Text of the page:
Children's role play activities are included in symptom checklists of dissociative disorders, yet little is known about the potential relation between individual differences in role play and dissociative behaviors in normative development. This issue was examined in a study of 147 children aged 3 and 4 from a nonclinical population. Parents completed the Child Dissociative Checklist (CDC; F. W. Putnam, K. Helmers, & P. K. Trickett, 1993) and a questionnaire about their child's role play, fears, behavior problems, and dreams. Children were also interviewed about these same items. Dissociation was significantly related to parent report of fears, problem behaviors, and nightmares. These results are consistent with the view that CDC scores reflect some degree of difficulty in children's lives. Children who engaged in role play, particularly children with imaginary companions, scored higher on the CDC than other children. However, role play was not related to the measures of fears or problem behaviors. The results suggest that a distinction between pathological and nonpathological dissociation is warranted, with role play activities being more closely linked to the latter. Measurement of dissociation in preschoolers is discussed.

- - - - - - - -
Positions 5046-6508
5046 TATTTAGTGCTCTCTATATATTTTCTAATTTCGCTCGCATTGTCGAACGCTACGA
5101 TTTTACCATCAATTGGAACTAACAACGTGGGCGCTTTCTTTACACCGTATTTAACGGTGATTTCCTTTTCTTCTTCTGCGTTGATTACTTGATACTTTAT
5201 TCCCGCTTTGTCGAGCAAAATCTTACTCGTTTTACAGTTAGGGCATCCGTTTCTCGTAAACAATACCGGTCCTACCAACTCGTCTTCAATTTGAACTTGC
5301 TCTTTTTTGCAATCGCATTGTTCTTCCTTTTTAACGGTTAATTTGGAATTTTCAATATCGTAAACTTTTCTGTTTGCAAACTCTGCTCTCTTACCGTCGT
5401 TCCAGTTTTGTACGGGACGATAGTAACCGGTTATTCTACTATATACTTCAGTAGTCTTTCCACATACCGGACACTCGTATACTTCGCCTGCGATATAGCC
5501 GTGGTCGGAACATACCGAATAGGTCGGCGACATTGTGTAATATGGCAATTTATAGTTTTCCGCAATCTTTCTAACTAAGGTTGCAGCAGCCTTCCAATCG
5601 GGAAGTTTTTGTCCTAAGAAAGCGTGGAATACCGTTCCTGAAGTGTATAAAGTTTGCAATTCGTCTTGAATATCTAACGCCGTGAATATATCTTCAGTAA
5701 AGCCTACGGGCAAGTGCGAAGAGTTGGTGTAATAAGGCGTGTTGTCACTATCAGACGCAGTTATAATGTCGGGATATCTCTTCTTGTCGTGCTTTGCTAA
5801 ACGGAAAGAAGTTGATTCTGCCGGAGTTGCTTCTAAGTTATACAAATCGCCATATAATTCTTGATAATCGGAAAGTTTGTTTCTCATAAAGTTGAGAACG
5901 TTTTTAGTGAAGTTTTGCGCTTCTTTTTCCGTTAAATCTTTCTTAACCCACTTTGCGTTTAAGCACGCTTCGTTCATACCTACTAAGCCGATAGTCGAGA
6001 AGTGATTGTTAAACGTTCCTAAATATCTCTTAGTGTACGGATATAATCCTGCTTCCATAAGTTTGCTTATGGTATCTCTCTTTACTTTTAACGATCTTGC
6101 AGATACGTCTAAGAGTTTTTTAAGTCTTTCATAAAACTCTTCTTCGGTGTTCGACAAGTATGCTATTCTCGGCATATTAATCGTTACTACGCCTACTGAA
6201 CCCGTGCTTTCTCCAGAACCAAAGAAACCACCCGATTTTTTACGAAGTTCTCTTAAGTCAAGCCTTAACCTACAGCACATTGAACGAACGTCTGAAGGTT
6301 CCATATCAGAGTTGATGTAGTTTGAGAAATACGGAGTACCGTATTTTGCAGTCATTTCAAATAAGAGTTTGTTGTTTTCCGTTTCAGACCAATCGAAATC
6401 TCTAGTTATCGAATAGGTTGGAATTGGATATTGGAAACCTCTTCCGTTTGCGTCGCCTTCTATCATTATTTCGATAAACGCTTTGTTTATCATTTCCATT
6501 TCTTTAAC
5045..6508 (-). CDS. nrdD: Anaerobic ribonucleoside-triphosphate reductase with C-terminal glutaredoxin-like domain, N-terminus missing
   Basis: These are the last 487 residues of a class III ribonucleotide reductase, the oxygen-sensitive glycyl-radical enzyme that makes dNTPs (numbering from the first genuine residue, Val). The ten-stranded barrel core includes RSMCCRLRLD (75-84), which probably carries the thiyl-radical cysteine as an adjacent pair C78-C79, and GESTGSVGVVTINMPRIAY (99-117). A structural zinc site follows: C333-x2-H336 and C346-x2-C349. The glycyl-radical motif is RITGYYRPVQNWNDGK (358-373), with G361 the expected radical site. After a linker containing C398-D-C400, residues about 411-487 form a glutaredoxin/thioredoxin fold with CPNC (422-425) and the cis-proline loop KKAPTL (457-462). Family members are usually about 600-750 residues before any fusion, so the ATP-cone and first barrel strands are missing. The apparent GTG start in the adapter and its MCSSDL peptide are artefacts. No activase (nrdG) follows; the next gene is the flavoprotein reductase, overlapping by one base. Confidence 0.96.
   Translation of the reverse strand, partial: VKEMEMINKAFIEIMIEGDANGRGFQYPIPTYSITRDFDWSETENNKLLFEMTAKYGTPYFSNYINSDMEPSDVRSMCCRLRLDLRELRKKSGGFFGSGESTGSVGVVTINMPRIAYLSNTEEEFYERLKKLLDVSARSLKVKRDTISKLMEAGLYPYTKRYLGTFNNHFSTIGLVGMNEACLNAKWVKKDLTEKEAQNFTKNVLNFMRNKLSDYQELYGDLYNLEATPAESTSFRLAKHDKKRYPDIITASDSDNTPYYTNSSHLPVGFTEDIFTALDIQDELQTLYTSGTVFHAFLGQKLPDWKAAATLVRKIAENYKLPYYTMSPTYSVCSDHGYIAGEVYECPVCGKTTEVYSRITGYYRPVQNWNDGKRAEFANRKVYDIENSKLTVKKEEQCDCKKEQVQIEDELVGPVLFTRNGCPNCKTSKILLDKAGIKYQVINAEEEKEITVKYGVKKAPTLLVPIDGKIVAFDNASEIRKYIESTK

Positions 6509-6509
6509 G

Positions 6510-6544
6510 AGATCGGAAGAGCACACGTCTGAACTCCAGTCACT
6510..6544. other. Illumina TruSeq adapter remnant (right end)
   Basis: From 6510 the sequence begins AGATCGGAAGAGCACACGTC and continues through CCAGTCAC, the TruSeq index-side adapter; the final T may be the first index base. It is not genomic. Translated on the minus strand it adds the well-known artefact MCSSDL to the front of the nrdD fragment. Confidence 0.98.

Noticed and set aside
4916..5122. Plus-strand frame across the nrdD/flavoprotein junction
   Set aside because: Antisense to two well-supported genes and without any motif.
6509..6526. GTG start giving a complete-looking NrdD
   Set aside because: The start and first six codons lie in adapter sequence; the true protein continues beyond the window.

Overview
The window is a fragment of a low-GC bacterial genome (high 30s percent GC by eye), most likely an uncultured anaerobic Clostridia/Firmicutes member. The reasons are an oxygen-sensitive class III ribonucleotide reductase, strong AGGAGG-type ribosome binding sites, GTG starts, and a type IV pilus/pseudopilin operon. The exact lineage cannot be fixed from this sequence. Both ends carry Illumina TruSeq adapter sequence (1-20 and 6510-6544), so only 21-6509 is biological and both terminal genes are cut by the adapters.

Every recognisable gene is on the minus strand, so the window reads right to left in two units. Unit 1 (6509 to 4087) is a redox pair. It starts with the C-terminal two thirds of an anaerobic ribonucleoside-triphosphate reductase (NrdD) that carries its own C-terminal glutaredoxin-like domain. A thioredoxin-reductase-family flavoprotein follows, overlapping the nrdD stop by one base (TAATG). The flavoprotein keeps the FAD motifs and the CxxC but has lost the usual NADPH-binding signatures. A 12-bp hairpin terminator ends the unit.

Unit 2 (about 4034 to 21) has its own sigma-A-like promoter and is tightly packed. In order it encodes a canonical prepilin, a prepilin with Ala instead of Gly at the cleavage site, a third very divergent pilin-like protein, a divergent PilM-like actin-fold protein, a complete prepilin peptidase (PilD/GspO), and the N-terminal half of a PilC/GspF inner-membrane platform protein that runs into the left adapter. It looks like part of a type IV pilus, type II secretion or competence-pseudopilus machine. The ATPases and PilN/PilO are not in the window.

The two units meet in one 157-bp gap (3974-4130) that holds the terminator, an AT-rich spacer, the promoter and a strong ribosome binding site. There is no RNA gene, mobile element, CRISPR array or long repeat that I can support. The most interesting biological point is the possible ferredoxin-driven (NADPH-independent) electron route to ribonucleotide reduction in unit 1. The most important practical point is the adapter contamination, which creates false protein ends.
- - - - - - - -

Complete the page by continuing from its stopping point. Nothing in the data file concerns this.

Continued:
Bibliographical noteFunding Information:
Stephanie M. Carlson is affiliated with the Institute of Child Development at the University of Minnesota. Deniz Tahiroglu and Marjorie Taylor are affiliated with the University of Oregon. Address correspondence to: Stephanie M. Carlson, PhD, Institute of Child Development, University of Minnesota, Minneapolis, MN 55455 (E-mail: email@example.com). The authors would like to thank Lynn Gerow, Alicia Grandy, Amber Taylor, Alise Tome, Ken Tuttle, Rebecca Frankel, Jamie Simon, and Wednesday Lomas for their help with data collection and coding. This research was funded by National Science Foundation Grant DBS-9209318 awarded to Marjorie Taylor.
- Imaginary companions
- Nonpathological dissociation
- Role play